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Photo Equatorial Building

Ottawa, Ontario, Canada

Formally Recognized: 1992/12/10

General view of the Photo Equatorial Building, 1992.; Department of Energy, Mines and Resources / Ministère de l'Énergie, des Mines et des Ressources, 1992.
Exterior photo
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Other Name(s)

Photo Equatorial Building
Building No. 9
Bâtiment no 9

Links and documents

Construction Date(s)


Listed on the Canadian Register: 2008/08/15

Statement of Significance

Description of Historic Place

The Photo Equatorial Building, also known as Building No. 9, is a small, symmetrical, one-storey, stone building that features a rusticated stone base, a crenellated cornice, round glazed window openings, and stone brackets supporting a retractable copper dome. Located at the north edge of the Central Experimental Farm National Historic Site of Canada on a campus-like site bounded by Carling Avenue and Observatory Drive, the Photo Equatorial Building forms a picturesque ensemble with the Dominion Observatory (1902-04) and the South Azimuth building (1912). The designation is confined to the footprint of the building.

Heritage Value

The Photo Equatorial Building is a Classified Federal Heritage Building because of its historical associations, and its architectural and environmental values.

Historical value:
The Photo Equatorial Building is considered to be an extension of the Dominion Observatory due to the fact that it once played a supporting role in the Observatory’s scientific endeavours and sheltered astronomical equipment. As such, it is one of the best examples of the important historic theme of the advancement of pure and applied scientific research at the national level in Canada. Established to aid and improve the survey work of western Canada through the investigation and application of positional astronomy, the Observatory also served as a world-class centre for astronomical and geophysical research, and developed a national profile as the source of Dominion Observatory Official Time. The Photo Equatorial Building was built specifically to house the observatory’s stellar camera.

The Dominion Observatory is one of four major public buildings constructed in Ottawa during the expansionist years of the Wilfrid Laurier government as part of Laurier’s efforts to turn Ottawa into the –Washington of the north-, and heralded Ottawa’s transformation from a lumber town to a capital city. Scientists of national standing directly associated with the Observatory include its co-founders William Frederick King and Otto Julius Klotz, along with John Stanley Plaskett.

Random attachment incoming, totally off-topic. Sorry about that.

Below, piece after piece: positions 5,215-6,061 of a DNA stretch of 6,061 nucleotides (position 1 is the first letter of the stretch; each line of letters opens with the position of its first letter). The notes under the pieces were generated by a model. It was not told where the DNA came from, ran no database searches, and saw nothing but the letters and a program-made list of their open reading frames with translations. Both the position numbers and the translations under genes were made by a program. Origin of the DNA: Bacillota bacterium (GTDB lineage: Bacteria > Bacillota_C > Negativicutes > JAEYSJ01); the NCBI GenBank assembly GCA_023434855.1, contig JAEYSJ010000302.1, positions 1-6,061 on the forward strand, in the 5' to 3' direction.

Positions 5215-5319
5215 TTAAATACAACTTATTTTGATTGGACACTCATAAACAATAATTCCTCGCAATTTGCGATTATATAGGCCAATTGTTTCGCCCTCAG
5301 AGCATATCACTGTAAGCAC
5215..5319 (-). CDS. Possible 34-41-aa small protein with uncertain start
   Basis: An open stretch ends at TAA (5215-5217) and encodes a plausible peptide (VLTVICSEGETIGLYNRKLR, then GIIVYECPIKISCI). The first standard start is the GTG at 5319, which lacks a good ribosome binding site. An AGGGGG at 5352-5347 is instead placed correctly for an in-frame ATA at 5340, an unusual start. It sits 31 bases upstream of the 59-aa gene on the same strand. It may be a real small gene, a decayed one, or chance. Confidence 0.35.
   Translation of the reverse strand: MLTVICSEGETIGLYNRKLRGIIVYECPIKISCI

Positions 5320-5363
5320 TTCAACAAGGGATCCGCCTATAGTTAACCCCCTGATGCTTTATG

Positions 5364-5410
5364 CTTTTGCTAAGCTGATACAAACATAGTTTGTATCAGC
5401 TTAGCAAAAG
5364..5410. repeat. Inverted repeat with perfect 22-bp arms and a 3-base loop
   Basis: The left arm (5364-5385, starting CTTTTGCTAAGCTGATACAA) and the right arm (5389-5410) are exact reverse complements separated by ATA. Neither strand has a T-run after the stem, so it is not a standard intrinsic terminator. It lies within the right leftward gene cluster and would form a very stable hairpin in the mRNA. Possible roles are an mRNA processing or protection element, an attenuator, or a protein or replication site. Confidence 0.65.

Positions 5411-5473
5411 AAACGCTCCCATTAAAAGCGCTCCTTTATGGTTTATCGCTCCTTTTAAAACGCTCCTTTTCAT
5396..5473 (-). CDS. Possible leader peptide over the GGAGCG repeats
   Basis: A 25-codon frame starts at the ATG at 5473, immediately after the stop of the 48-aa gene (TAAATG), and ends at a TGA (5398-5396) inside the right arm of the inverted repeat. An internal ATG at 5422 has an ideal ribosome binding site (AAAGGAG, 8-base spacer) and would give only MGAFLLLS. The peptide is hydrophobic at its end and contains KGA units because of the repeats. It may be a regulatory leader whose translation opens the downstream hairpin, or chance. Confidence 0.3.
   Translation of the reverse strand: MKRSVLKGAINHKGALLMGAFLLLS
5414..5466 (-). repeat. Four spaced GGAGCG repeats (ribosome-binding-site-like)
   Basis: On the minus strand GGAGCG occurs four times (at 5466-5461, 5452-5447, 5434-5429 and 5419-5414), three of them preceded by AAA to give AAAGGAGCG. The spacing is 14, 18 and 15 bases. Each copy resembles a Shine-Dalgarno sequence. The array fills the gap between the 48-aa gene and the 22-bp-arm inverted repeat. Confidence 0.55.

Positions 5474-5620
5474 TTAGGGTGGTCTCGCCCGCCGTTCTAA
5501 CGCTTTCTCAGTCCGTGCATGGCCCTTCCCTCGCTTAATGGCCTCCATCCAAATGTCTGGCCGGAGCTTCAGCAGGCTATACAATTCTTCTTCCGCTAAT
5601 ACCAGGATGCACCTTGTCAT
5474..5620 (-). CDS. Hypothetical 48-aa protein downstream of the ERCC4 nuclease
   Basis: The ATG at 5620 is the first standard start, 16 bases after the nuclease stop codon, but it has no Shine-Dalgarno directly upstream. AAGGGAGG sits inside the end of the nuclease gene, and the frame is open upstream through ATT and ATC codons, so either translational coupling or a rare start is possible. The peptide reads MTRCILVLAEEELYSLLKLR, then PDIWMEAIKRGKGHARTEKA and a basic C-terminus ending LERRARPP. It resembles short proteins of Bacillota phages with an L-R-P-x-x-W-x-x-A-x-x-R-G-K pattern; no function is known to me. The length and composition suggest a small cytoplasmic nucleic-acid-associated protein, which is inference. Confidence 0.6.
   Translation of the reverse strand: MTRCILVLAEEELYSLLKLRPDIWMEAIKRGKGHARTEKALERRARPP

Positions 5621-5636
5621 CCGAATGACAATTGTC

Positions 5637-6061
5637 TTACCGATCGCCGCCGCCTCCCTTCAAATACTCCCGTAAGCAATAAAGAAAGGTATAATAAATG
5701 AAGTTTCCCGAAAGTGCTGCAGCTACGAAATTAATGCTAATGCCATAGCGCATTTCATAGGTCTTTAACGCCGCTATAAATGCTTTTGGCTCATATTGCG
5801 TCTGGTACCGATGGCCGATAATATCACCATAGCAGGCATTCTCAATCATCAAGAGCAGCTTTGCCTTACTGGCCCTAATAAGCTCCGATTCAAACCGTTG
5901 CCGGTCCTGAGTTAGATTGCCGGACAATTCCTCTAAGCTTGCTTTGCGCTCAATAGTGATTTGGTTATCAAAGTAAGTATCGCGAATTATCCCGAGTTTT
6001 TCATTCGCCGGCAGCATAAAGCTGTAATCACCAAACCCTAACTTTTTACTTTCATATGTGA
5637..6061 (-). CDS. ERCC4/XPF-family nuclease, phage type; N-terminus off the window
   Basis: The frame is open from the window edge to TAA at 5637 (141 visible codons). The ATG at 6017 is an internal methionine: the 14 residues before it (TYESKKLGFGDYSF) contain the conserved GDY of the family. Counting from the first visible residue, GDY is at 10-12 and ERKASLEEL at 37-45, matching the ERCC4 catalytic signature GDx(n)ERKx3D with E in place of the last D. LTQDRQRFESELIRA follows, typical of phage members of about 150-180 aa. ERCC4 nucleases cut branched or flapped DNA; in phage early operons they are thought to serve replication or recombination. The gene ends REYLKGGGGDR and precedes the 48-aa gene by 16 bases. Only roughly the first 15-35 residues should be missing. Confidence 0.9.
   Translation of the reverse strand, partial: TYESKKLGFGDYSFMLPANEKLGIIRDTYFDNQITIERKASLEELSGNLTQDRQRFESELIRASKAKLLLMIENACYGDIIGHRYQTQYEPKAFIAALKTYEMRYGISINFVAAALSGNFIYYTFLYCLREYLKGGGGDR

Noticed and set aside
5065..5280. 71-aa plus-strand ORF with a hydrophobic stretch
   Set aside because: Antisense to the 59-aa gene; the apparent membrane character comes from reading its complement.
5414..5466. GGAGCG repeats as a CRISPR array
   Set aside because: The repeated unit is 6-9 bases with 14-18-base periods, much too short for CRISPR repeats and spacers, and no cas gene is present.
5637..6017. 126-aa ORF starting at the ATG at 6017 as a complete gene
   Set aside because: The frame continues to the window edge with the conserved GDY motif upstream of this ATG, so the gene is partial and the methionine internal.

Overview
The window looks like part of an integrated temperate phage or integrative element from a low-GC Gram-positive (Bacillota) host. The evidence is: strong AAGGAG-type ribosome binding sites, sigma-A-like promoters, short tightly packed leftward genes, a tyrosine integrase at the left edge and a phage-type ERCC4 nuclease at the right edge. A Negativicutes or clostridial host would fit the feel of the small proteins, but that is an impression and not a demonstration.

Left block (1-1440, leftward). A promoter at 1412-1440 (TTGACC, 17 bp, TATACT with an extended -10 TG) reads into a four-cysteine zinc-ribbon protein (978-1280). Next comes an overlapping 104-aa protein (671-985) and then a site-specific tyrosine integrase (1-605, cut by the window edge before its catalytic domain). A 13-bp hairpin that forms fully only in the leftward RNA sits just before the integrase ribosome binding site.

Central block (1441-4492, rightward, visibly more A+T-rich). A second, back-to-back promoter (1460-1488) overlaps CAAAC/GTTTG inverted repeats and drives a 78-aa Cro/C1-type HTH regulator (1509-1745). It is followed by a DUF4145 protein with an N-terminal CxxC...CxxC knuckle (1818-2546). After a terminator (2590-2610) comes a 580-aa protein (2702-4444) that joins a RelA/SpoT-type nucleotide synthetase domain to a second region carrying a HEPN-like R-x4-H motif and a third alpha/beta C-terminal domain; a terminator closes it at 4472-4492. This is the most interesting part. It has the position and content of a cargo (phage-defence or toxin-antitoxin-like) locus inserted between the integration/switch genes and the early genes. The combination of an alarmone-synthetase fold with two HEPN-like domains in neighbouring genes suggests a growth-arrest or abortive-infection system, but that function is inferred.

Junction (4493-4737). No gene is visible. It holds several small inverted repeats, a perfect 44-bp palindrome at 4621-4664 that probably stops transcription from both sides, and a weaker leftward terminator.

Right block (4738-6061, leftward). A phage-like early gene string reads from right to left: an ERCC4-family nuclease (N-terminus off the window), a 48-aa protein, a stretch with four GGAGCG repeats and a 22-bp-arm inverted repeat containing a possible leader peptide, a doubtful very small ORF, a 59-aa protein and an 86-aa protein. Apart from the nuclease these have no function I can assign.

Architectural value:
The Photo Equatorial is an excellent example of an eclectic blend of Romanesque Revival and Edwardian Classicist styles. Built to shelter astronomical equipment, the Photo Equatorial Building is an elegant, octagonal building that resembles an English Baroque tempietto. Constructed of the highest quality materials and craftsmanship, the Photo Equatorial Building is characterized by a retractable, hemispherical copper dome, and a rich and vibrant palette of stone including a rusticated limestone base, rock-faced variegated Nepean sandstone walls and dressed red Sackville sandstone quoins and window and doors surrounds.

Environmental value:
The Photo Equatorial Building reinforces the picturesque character of the campus-like setting of the observatory within the Central Experimental Farm, by virtue of its distinctive design and materials. An essential part of the harmonious ensemble that includes the Dominion Observatory and South Azimuth buildings, the Photo Equatorial Building has long been familiar to the residents of Ottawa as part of the Dominion Observatory campus.

Sources: Jacqueline Hucker, Dominion Observatory, South Azimuth and Photo Equatorial buildings, Ottawa, Ontario. Federal Heritage Buildings Review Office Report 92-35, 92-41, 92-42; Dominion Observatory, South Azimuth and Photo Equatorial buildings, Ottawa, Ontario. Heritage Character Statement 92-35, 92-41, 92-42.

Character-Defining Elements

The following character-defining elements of the Photo Equatorial Building should be respected.

Its eclectic blend of Romanesque Revival and Edwardian Classicist styles, excellent functional design, and extremely high quality materials and craftsmanship as manifested in:
- the form and symmetrical composition of the building;
- the distinctive and vibrant exterior treatment which is characterized by a rusticated limestone base, rock-faced variegated Nepean sandstone walls, and a contrasting smooth, red Sackville sandstone cornice and window and door surrounds;
- the building’s crenellated stone cornice;
- the roof level’s red Sackville sandstone base and brackets which support the retractable, hemispherical copper dome; and,
- the round glazed upper level windows.

The manner in which the building reinforces the picturesque character of the observatory’s campus-like setting within the Central Experimental Farm, as evidenced in:
-its distinctive design, materials and location which contribute to the harmonious relationship between the Dominion Observatory and South Azimuth Buildings as a picturesque ensemble.




Recognition Authority

Government of Canada

Recognition Statute

Treasury Board Heritage Buildings Policy

Recognition Type

Classified Federal Heritage Building

Recognition Date


Historical Information

Significant Date(s)


Theme - Category and Type

Function - Category and Type



Health and Research
Research Facility

Architect / Designer

David Ewart, Chief Architect of the Department of Public Works



Additional Information

Location of Supporting Documentation

National Historic Sites Directorate, Documentation Centre, 5th Floor, Room 89, 25 Eddy Street, Gatineau, Quebec

Cross-Reference to Collection

Fed/Prov/Terr Identifier




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